dc.contributor.authorBuxner, Sanlyn Rebeccaen_US
dc.date.issued2010en_US
dc.publisherThe University of Arizona.en_US
dc.rightsCopyright © is held by the author. Digital access to this material is made possible by the University Libraries, University of Arizona. Further transmission, reproduction or presentation (such as public display or performance) of protected items is prohibited except with permission of the author.en_US
dc.description.abstractEducation reform in the U.S. promotes the teaching of inquiry in science to help students understand how science is done and to increase constructivist, student centered instruction. This qualitative study investigated changes in teachers' understandings about scientific inquiry and nature of science as well as science teaching as a result of participation in one of three summer science research programs. This study also explored what teachers reported valuing about their experiences as they progressed through the program and returned to their classrooms.Data were collected through open-ended surveys, semi-structured interviews, program observation and artifact analysis before, during, and after the research programs as well as follow-up surveys and semi-structured interviews six to nine months after the research programs had ended. In addition to overall findings, six cases are presented to highlight changes and growth that occurred.Participation in these programs did not always lead to the outcomes intended by facilitators, such as strong changes in teachers' understandings about scientific inquiry and full implementation of research with their students; yet there were significant positiveoutcomes from participants' perspectives.Teachers' understandings of scientific inquiry and nature of science changed in small ways as measured by a modified Views of Scientific Inquiry/Views of Nature of Science Survey; however, participants changed their descriptions of science teaching after the programs. These descriptions included more affective goals for their students, the use of more student centered activities, and the importance of engaging students in research. On their post surveys, participants reported their intentions to implement more classroom inquiry, including science research. In follow-up surveys and interviews teachers reported engaging students in more active roles in their classrooms. In addition,teachers reported valuing a number of other outcomes from their participation in these programs. These included increased knowledge and skills in science, insider information about professional science, increased credibility, professional and personal growth, and improvements in students' knowledge and engagement in science and research. An emergent finding of the study was that participating in these research programs had an influence on some participants' identities related to doing science, being a scientist, and teaching science.en_US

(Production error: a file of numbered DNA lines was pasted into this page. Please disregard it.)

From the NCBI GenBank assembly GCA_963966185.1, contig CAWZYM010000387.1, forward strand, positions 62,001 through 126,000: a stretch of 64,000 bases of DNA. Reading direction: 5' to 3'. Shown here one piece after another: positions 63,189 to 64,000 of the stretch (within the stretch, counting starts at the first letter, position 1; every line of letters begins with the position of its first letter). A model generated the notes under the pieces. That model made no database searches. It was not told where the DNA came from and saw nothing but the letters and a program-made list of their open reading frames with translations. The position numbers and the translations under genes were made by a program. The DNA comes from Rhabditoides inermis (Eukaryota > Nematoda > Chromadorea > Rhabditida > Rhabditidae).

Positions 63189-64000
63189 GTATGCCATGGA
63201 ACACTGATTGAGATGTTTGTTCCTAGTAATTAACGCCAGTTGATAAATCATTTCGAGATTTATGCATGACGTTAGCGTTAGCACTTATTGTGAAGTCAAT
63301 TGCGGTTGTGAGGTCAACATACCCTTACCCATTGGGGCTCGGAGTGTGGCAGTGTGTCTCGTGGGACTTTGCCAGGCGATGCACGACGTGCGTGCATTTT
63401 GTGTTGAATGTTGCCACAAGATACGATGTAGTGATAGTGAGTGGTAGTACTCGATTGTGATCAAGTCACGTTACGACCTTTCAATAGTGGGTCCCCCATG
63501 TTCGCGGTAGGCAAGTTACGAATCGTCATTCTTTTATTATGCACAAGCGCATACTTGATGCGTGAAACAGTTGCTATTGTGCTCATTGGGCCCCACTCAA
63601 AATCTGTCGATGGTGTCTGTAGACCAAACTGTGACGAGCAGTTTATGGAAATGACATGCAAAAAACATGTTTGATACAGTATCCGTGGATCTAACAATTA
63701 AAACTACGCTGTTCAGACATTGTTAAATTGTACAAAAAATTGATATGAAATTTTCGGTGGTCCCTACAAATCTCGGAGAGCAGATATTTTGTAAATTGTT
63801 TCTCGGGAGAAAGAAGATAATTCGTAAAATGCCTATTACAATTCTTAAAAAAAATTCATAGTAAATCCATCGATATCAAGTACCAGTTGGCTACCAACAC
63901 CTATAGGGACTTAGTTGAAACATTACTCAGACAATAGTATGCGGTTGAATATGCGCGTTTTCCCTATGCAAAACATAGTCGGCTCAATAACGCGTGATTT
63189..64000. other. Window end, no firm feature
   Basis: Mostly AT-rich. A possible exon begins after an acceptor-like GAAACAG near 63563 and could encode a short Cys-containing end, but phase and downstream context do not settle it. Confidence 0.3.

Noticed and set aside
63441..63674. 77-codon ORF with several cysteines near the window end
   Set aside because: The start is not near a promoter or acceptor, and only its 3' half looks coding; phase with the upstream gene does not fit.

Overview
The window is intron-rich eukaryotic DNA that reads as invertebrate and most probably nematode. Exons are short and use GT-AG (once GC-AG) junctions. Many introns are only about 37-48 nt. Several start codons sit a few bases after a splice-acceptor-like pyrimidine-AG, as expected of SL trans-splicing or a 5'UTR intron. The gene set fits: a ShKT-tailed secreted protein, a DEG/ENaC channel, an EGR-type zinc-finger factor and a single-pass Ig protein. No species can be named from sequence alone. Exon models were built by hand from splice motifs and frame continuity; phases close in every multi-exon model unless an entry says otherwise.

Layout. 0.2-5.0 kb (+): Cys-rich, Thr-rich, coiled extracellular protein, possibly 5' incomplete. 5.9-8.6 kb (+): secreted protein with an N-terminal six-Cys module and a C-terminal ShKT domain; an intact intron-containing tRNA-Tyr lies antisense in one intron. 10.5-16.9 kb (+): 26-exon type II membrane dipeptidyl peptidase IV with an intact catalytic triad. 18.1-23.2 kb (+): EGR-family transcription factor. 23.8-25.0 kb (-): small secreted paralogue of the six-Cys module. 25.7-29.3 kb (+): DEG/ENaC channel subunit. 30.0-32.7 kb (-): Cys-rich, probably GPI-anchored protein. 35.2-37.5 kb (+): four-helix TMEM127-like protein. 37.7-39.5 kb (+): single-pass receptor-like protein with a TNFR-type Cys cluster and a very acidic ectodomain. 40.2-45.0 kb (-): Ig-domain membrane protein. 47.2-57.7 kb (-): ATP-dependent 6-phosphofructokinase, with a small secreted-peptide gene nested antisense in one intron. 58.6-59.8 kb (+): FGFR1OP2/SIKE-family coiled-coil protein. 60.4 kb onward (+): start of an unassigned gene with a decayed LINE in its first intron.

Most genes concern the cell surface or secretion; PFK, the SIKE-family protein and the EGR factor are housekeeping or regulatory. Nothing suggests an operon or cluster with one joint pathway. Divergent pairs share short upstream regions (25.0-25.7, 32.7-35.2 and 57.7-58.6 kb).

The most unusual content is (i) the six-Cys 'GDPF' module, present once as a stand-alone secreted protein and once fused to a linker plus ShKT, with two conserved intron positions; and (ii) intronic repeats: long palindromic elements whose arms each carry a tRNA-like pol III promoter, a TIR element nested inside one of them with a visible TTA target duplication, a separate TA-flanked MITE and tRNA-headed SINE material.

dc.typetexten_US
dc.typeElectronic Dissertationen_US
dc.subjectIdentityen_US
dc.subjectProfessional Developmenten_US
dc.subjectResearch Experiences for Teacheren_US
dc.subjectScience Teachersen_US
dc.subjectScientific Inquiry and Nature of Scienceen_US
dc.subjectValueen_US
thesis.degree.namePh.D.en_US
thesis.degree.leveldoctoralen_US
thesis.degree.disciplineTeaching & Teacher Educationen_US
thesis.degree.disciplineGraduate Collegeen_US
thesis.degree.grantorUniversity of Arizonaen_US
dc.contributor.advisorJohnson, Bruceen_US
dc.contributor.chairJohnson, Bruceen_US
dc.contributor.committeememberDoyle, Walteren_US
dc.contributor.committeememberWood, Marcyen_US
dc.contributor.committeememberHarris, Christopheren_US
dc.identifier.proquest11210en_US
dc.identifier.oclc752261055en_US